Will Mega spent a lot of money and asked a lot of questions at Lowe’s over the Memorial Day weekend.
In retrospect, if he hadn’t had to purchase so many items for the work he was doing on his home, he wouldn’t have questioned Lowe’s practice of requiring customers to show their receipts at the exit of the home-improvement chain’s West Philadelphia store.
“I have a whole stack of highlighted receipts at home,” Mega said, referring to the sales slips Lowe’s employees had marked at the exit in past weeks. “You’re rushing out, and you don’t even think about it being an injustice.”
But this time Mega thought about it. He wondered: If Lowe’s employees clearly saw him purchase his items at the cashier’s station, why would he be required to show the receipt when leaving only a few feet away? Were receipts checked at every Lowe’s? Not only was the practice an inconvenience, but was it racial profiling if the customers who patronized that particular store were overwhelmingly African-American?
Mega answered his query the next day by making a purchase at the Havertown store, located about a mile away from his Wynnefield home. When asked if he had to show his receipt, the cashier shooed him out, saying that the store doesn’t implement the practice in the suburbs.
“This is the white ‘hood,” she joked.
His experience — and his subsequent videotaping of his confrontation with the West Philadelphia store manager — may lead Lowe’s to change its practice of checking receipts at the stores it has designated “high theft.”
In a statement, Lowe’s confirmed that “Mr. Mega’s experience has compelled us to review how we verify customers’ purchases and evaluate similar practices across the retail industry.”
The store’s statement added: “ It is always our intent to make everyone feel welcome while shopping at Lowe’s.”
It all began May 26, when Mega, who is the dean of students at a North Philadelphia charter school, bought a grill at the Lowe’s on 50th Street in the Parkside section of West Philadelphia. The bar code was missing from the grill, and the customer service wasn’t the best, he said. He finally made the purchase, got a receipt, and headed to the exit, less than 30 feet away, where he was asked to show his receipt.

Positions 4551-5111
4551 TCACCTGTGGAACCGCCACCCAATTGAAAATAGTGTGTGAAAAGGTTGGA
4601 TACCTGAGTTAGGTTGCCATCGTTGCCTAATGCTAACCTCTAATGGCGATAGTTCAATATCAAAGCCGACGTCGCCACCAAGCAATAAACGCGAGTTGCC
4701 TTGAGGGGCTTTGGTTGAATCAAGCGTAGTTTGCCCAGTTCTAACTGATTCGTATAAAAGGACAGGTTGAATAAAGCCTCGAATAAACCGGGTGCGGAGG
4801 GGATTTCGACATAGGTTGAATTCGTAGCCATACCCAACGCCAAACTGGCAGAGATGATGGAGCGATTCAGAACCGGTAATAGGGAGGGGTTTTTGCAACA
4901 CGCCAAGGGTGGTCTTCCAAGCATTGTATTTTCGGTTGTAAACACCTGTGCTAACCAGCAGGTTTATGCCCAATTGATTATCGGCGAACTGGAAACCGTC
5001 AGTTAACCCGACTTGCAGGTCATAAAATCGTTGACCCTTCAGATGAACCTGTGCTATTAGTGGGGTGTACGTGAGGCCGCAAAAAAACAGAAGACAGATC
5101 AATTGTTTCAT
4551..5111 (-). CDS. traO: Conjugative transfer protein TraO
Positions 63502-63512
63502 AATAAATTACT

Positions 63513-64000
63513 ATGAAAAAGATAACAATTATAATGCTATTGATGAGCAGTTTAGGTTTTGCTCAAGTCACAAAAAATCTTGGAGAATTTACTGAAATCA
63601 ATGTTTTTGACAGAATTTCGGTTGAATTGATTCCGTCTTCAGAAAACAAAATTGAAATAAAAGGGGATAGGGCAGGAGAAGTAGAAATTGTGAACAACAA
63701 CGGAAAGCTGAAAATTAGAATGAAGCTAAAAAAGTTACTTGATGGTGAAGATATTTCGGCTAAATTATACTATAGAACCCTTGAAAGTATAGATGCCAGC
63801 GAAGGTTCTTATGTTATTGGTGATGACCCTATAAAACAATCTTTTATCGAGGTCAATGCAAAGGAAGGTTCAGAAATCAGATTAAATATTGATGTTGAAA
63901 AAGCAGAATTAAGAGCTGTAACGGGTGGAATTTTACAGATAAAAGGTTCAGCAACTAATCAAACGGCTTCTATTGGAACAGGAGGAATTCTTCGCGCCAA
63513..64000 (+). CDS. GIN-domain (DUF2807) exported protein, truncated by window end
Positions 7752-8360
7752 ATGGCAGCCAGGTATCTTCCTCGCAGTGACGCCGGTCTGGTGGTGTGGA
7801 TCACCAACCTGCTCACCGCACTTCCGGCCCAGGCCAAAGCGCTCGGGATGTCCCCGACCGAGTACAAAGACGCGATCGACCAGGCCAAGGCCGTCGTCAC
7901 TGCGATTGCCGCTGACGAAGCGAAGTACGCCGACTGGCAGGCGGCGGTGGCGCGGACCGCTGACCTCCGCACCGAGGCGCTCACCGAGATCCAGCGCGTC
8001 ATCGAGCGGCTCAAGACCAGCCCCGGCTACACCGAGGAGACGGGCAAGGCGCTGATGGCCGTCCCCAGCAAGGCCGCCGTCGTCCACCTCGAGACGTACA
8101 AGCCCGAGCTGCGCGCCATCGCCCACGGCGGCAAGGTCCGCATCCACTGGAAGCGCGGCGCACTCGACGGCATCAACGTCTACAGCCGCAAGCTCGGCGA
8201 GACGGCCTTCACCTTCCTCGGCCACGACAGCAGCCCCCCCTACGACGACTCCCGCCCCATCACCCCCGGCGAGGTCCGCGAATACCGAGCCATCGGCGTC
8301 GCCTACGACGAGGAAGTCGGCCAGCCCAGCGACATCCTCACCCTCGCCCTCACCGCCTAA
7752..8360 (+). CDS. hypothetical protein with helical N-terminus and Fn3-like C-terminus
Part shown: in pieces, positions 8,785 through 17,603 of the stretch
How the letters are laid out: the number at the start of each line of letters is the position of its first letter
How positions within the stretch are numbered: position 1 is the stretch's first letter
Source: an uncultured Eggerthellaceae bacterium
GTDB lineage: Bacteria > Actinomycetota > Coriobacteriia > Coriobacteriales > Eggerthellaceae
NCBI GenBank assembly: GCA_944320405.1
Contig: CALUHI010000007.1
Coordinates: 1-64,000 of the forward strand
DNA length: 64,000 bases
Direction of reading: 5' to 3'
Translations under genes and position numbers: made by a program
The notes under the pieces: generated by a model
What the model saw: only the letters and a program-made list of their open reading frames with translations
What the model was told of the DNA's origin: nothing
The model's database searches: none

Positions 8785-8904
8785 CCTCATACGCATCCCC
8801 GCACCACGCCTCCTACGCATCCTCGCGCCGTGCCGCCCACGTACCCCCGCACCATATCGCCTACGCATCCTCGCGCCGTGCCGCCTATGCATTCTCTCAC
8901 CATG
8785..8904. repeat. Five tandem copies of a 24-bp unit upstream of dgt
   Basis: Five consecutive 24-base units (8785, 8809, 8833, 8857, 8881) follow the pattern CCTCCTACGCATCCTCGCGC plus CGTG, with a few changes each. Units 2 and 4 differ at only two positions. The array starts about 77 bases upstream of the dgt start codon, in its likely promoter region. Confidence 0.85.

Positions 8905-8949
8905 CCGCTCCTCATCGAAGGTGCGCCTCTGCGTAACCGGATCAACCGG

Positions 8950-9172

The next day, he returned to the store to pick up some items he had already purchased and put on hold.
“I thought, ‘I’m going to bring my [cellphone] camera,’ ” Mega said. “I don’t know what’s going to happen, but, if it happens, it’s going to be recorded.”
The area where his items were being held was just steps away from the exit, he said. He signed a document verifying he had picked up the items and received a receipt. Sure enough, an employee asked for his receipt at the exit.
In a heated videotaped exchange, Mega insists that the manager show him the receipt policy.
The manager tells him not to take it personally, that the practice is in place because the store is designated a “class 6” — or high theft.
When Mega asks if the practice occurs only in inner-city neighborhoods, an employee nods her head yes.
Jeffrey Boles, a professor at Temple’s Fox School of Business, said he has not seen any research on how checking receipts at a store’s exit reduces crime. In fact, he said he’s seen data on how the practice alienates customers.
“It makes customers uncomfortable,” he said. “In addition, it’s a inconvenience because customers have to wait in two lines: the first to purchase and the second to have their receipt checked.”
Boles also noted that the practices raises the question of racial profiling.
“I wonder why the store has implemented this specific loss prevention tactic as opposed to others,” he said. “Why would it be requiring a customer to go through this extra step, and it’s not being applied to other stores across the board?”
Mega, who has filed a complaint with the Pennsylvania Human Relations Commission, said he’d like to see a fair policy implemented across the board so no Lowe’s customer will be stopped and asked to show a receipt.
“Just because others may have committed a crime, I should not be treated like a criminal,” he said. “That’s just not fair. It leaves open too many possibilities to discriminate against people.”
In its statement, Lowe’s said it has contacted Mega “to understand more about his experience and continue the dialogue.”